We have some tools at our disposal in Allegheny County, where Pittsburgh is located. The obvious one is the Property Tax Assessment search page. Check to see if your community has one. Here, you can type in the address of a property and find out who owns it.

For this example, we will be using the Marine Corps Officer Programs Recruitment Station, located at 5837 Ellsworth Avenue. This was the site of the unprovoked attack against a POG picket by Pittsburgh Police Sgt. William Vollberg.

The property tax assessment lists the owner as one “Shadyside Plaza Associates” and that their tax bill is mailed to 241 Spahr Street, which is owned by Richard Brourman and Maria Barnette.

The local paper reveals that Mr. Brourman and his mother, Bernice were scamming people left and right, through bad home improvement schemes. When you enter Mr. Brourman’s name into a search engine the first search result is for “Mortgage Fraud News” which describes the settlement that the Brourman crime family and some other flim-flammers arrived at with the state attorney general.

Bernice and her baby, Richard, were ripping people off under the name Iron City Builders, which has received the “corporate death penalty”, prohibiting them from doing business, which did little more than to force them to commit their crimes under a new name. It’s no surprise that they’d be involved in other despicable activities such as renting to military recruiters.

Had Mama and Baby Brourman not been able to settle out of court for a six-figure sum, it would be a criminal offense, and recorded on PA’s online docket sheets , which allow you to view criminal complaints from the Commonwealth, but that’s not a concern for rich folks.

Perhaps Mr. Brourman’s other tenants should find out who they are renting from?

The Forbes Avenue recruiting station, that will be the site of POG’s next publicly announced action is owned by Oakland Real Estate located at 216 Oakland Avenue, right around the corner from the station. Might not be a bad place for a picket?

1877 Insurrection: Excerpt from THE AGE OF BETRAYAL: The Triumph of Money in America, 1865-1900

The Post Gazette Editors were kind enough to publish this bit from Age of Betrayal: The Triumph of Money in America, 1865-1900 by Jack Beatty.

It’s worth checking out for the pictures, alone.

I wished I’d have copied this rather than the version on the ‘about this picture‘ page.

Maybe this’ll get the Yinsurrectionary Times its first ‘cease and desist’ order? Maybe including a link to but the book offers some protection?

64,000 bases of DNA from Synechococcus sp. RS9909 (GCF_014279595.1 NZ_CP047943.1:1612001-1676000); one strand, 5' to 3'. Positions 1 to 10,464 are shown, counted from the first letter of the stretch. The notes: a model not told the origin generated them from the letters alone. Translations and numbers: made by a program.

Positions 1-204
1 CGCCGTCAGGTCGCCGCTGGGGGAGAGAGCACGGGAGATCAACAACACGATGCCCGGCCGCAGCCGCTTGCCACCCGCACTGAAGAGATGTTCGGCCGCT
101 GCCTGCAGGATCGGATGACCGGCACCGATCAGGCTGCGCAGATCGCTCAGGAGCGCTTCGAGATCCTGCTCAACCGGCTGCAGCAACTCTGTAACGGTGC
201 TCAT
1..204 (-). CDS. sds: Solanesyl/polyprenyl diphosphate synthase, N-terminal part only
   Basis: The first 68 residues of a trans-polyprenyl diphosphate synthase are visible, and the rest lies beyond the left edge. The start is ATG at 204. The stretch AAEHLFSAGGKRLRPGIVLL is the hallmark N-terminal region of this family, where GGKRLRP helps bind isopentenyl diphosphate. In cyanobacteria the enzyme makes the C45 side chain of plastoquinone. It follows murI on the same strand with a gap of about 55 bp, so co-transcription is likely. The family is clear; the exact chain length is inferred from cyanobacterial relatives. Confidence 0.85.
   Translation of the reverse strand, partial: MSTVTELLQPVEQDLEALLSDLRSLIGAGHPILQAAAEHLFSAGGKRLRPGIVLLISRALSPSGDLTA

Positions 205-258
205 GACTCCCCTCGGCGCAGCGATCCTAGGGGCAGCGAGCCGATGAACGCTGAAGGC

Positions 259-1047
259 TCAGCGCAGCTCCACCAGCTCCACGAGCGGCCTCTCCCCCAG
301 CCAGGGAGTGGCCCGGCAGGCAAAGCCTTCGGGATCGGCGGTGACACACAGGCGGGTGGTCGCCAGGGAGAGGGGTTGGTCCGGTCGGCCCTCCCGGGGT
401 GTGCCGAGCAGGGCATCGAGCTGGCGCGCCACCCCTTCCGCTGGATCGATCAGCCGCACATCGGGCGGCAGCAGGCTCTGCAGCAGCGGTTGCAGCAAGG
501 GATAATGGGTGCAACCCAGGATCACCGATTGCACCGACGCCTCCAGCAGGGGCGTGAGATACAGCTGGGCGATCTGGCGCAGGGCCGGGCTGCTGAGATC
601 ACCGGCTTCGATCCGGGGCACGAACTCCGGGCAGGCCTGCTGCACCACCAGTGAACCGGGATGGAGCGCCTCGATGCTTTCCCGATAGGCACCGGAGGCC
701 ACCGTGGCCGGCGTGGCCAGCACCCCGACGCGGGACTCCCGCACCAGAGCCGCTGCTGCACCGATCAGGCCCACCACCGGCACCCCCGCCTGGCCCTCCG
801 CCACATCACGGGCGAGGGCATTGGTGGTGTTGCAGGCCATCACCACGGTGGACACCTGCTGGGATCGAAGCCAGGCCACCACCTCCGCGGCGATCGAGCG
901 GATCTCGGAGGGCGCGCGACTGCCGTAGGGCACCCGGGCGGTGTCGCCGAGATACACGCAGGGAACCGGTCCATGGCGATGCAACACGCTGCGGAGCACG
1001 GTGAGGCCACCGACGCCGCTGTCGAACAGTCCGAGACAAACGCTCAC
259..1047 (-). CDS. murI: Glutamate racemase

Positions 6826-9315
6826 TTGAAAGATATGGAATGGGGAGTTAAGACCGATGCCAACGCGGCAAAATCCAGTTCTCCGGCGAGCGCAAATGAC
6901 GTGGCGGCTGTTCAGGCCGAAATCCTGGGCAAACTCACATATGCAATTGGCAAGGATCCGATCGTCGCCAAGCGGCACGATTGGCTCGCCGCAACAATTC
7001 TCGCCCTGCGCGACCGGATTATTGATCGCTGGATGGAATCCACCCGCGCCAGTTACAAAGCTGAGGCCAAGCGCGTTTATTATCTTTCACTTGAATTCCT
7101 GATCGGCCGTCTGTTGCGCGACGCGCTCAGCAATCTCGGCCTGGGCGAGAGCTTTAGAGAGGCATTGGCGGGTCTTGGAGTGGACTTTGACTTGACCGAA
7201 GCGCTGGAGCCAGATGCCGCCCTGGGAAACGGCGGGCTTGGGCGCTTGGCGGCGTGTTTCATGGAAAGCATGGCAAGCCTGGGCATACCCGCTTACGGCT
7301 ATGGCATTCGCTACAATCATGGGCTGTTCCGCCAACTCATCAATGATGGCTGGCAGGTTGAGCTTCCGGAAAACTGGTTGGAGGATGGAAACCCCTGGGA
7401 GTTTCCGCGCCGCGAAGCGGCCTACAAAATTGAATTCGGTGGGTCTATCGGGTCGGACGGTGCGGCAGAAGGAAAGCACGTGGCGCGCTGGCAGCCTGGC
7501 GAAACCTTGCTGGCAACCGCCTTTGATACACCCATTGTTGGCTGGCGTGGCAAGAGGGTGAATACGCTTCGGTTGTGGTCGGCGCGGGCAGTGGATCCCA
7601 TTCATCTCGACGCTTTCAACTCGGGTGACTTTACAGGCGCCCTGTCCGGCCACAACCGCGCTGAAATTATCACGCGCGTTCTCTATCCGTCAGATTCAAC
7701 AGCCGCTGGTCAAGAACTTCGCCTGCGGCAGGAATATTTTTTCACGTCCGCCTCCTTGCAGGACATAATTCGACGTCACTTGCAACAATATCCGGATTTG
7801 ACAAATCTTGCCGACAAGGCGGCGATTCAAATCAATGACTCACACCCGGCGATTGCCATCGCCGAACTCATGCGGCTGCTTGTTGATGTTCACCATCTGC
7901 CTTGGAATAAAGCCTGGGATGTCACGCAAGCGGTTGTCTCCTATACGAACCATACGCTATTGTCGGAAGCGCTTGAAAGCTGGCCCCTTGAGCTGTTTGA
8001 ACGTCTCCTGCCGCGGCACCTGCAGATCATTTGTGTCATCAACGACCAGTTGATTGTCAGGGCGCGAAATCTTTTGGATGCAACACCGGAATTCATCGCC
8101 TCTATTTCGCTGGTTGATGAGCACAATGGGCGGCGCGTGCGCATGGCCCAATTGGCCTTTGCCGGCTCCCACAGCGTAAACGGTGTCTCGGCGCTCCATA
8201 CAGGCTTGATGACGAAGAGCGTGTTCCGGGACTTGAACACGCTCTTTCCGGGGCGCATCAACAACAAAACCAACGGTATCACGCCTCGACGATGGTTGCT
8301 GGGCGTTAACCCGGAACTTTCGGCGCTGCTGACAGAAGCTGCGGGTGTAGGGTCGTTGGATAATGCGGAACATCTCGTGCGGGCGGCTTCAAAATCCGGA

The Great Railroad Strike of 1877, “the largest strike anywhere in the world in the 19th century,” according to one historian, was the social earthquake of the Gilded Age, bursting post-Civil War illusions of American immunity to European-style class conflict. To keep afloat during the long depression of the 1870s, the railroads first engaged in wasting rate wars; then, to recoup their losses, colluded to cut wages to $1 a day, beginning July 1, 1877. The Ohio Bureau of Labor Statistics estimated that $1 a day represented “absolute poverty.”

The strike reached Pittsburgh on the morning of Thursday, July 19, when an announcement from Pennsylvania Railroad Superintendent Robert Pitcairn was posted that said all eastbound trains would “henceforth” be doubleheaders. That is, the length of the trains would be doubled without increasing the size of the crew, costing jobs and endangering train crews.

Augustus Harris, a flagman, refused to go out on the first doubleheader. A brakeman joined him. Yardmen joined them. When a brakeman, following his supervisor’s orders, started to couple a car to an engine, the strikers threw coupling pins, injuring him and making him run for his life. Engineers were warned: Stay away from the trains.

“Hice, you have a perfect right to refuse to go out,” trainmaster David Garrett told Andrew Hice and a score of strikers, “but you have no right to interfere with others.”

“It is a question of blood or bread,” Mr. Hice came back, “and if I can go to the penitentiary I can get bread and water, and that is about all I can get now.”

After a crowd blocked the eastbound switch at the 28th Street crossing in what is now the Strip District, all traffic stopped. Superintendent Pitcairn departed for Philadelphia, leaving his chief clerk, David Watt, in charge. Mr. Watt applied to Mayor William McCarthy for help, but Mr. McCarthy had no will for that. Squeezing Pittsburgh for decades, the Pennsylvania Railroad had incurred the city’s enmity.

“From the first commencement of the strike,” the Report of the Committee Appointed to Investigate the Railroad Riots found, “the strikers had the active sympathy of a large portion of the people of Pittsburgh.”